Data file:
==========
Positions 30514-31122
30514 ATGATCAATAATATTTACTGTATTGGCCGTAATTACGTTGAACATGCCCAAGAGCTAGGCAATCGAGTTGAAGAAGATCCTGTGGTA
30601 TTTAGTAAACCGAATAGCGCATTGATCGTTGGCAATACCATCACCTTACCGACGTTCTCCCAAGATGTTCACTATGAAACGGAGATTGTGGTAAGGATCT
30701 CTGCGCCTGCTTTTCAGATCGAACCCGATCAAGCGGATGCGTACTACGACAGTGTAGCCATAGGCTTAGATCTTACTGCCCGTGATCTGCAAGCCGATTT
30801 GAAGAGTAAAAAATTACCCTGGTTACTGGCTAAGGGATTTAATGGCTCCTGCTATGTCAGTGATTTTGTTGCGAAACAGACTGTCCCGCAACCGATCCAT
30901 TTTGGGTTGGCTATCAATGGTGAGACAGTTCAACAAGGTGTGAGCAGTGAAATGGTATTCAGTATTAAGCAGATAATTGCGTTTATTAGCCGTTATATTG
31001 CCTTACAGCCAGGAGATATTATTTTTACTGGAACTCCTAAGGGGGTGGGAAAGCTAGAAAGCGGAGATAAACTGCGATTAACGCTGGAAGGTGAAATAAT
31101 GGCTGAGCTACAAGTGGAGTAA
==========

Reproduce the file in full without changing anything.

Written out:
Positions 30514-31122
30514 ATGATCAATAATATTTACTGTATTGGCCGTAATTACGTTGAACATGCCCAAGAGCTAGGCAATCGAGTTGAAGAAGATCCTGTGGTA
30601 TTTAGTAAACCGAATAGCGCATTGATCGTTGGCAATACCATCACCTTACCGACGTTCTCCCAAGATGTTCACTATGAAACGGAGATTGTGGTAAGGATCT
30701 CTGCGCCTGCTTTTCAGATCGAACCCGATCAAGCGGATGCGTACTACGACAGTGTAGCCATAGGCTTAGATCTTACTGCCCGTGATCTGCAAGCCGATTT
30801 GAAGAGTAAAAAATTACCCTGGTTACTGGCTAAGGGATTTAATGGCTCCTGCTATGTCAGTGATTTTGTTGCGAAACAGACTGTCCCGCAACCGATCCAT
30901 TTTGGGTTGGCTATCAATGGTGAGACAGTTCAACAAGGTGTGAGCAGTGAAATGGTATTCAGTATTAAGCAGATAATTGCGTTTATTAGCCGTTATATTG
31001 CCTTACAGCCAGGAGATATTATTTTTACTGGAACTCCTAAGGGGGTGGGAAAGCTAGAAAGCGGAGATAAACTGCGATTAACGCTGGAAGGTGAAATAAT
31101 GGCTGAGCTACAAGTGGAGTAA